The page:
Samsung Introduces Chip-on-Board LED Packages Optimized for Commercial Lighting – Samsung Global Newsroom

Source: Samsung Introduces Chip-on-Board LED Packages Optimized for Commercial Lighting – Samsung Global Newsroom

An interesting bit of news from Samsung this week.  They’ve developed an LED package especially designed to achieve an Rg value over 110, “a level that ensures lighting with outstanding color and whiteness.”

It’s important to note that increased saturation means decreased fidelity to the reference light source.  This is a lighting solution that will be desirable in some applications, such as retail,and undesirable in others, such as medical facilities.








TM-30 Rf: So Big, So Strong, So Smart!

As we know, CRI Ra and TM-30 Rf are both measurements of color fidelity.  That is, they compare a test light source to a known reference light source and measure how well the test source matches the reference source.  One of the many shortcomings of CRI Ra is that it provides us with a single value.  That single value is easy to use, but doesn’t tell us anything about what colors will have increased saturation, decreased saturation, hue change, or will be unaffected.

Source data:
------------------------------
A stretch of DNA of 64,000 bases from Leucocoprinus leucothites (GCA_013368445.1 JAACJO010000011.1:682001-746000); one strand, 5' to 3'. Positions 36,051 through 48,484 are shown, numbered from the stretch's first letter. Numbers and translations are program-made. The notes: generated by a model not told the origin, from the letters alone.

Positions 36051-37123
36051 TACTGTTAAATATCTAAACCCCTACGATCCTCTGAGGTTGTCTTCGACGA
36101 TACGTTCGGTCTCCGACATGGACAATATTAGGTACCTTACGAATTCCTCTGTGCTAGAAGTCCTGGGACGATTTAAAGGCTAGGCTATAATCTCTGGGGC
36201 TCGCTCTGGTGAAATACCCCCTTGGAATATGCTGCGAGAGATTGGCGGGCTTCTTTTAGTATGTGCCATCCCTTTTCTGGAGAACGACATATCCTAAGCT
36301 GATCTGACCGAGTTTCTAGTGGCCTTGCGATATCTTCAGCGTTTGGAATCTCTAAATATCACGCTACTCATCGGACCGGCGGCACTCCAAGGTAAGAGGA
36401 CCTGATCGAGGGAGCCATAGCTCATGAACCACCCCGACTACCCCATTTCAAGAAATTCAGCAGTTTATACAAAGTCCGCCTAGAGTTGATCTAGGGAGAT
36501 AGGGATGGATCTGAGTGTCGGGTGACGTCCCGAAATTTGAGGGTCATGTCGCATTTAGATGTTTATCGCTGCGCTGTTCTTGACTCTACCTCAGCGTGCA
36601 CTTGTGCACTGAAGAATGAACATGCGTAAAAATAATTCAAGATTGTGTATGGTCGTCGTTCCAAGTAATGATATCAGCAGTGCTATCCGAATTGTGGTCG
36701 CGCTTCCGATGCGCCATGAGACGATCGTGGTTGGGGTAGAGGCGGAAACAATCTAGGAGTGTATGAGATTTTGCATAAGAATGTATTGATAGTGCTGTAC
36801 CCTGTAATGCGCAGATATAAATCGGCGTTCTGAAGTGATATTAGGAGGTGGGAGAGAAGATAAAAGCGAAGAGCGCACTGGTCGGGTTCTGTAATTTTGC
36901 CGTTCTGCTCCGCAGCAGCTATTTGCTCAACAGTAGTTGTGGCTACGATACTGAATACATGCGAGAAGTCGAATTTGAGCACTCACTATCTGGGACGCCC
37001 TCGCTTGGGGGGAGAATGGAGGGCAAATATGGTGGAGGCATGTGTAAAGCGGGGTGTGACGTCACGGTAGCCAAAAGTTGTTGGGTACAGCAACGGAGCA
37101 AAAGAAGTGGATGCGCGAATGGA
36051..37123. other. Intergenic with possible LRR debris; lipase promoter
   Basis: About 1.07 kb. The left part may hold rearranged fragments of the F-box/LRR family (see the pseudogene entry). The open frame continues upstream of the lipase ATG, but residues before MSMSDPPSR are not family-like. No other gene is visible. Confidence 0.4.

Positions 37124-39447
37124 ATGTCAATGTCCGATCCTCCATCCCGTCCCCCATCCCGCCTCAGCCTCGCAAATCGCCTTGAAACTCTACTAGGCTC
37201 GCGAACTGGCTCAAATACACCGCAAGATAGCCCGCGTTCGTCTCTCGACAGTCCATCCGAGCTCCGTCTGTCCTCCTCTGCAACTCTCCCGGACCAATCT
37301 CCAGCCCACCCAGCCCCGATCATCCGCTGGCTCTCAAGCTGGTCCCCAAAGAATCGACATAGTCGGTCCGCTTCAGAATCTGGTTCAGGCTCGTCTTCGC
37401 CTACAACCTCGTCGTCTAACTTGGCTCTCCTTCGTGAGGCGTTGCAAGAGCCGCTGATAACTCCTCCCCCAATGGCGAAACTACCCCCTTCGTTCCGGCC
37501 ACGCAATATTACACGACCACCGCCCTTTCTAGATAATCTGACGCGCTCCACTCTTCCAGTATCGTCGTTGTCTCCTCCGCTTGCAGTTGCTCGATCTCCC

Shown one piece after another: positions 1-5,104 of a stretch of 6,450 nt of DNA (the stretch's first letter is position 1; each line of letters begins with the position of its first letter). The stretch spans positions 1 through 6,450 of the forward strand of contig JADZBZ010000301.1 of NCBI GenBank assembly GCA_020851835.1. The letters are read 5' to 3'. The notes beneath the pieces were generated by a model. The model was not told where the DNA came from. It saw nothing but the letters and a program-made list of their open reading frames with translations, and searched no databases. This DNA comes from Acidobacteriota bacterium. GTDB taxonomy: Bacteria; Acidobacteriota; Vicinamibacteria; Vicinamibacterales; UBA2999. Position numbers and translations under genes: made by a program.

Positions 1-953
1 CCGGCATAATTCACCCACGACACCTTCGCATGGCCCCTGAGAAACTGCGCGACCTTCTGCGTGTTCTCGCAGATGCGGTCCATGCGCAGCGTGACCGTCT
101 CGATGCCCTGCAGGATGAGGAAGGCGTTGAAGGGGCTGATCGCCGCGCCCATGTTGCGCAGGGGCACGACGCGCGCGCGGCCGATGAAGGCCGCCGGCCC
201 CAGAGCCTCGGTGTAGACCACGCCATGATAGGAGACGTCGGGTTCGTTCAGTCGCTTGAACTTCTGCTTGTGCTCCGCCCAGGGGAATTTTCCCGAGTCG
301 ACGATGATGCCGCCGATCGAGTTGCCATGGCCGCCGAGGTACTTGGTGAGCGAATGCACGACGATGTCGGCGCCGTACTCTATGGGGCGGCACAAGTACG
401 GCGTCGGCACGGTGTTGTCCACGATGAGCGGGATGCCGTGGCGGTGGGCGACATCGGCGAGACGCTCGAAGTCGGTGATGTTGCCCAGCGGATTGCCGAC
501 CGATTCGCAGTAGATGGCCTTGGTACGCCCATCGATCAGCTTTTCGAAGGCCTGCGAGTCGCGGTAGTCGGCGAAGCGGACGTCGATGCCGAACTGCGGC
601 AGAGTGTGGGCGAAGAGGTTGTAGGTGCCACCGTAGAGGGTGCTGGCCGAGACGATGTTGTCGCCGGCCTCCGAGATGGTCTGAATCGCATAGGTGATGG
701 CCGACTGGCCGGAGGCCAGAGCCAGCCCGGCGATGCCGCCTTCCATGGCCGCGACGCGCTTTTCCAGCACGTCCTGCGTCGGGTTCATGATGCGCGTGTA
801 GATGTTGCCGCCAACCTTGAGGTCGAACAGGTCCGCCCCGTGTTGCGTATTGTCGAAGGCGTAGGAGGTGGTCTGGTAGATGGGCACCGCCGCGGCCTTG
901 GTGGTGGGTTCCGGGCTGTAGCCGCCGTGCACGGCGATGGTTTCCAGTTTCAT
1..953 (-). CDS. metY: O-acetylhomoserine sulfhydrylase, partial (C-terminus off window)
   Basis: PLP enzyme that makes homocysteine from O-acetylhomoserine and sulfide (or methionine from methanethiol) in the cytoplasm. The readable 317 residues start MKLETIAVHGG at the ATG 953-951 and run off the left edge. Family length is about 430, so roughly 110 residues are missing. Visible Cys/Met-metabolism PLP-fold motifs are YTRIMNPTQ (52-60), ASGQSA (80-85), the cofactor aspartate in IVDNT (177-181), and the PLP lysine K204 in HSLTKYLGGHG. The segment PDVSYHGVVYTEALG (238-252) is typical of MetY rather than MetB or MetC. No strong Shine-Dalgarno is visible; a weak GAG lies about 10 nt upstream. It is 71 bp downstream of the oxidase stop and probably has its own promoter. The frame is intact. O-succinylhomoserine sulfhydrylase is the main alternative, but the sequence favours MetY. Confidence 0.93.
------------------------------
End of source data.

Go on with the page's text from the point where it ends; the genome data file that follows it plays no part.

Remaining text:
TM-30 is a tougher test than CRI, so how do Rf and Ra values relate?  Lamps with Ra values below about 70 tend to have higher Rf values, while lamps with higher Ra values tend to have reduced Rf values.  Of course, this doesn’t mean that the lamps we think of as better have suddenly become worse, it’s just that we’re scoring on a different scale.  This means that we can’t draw direct comparisons.  For example, Energy Star requires that lamps have a minimum CRI Ra of 80, but that doesn’t mean that they should also have a minimum Rf of 80.  Different tests give different results and we have to be careful not to apply the meaning of one to the scores of the other.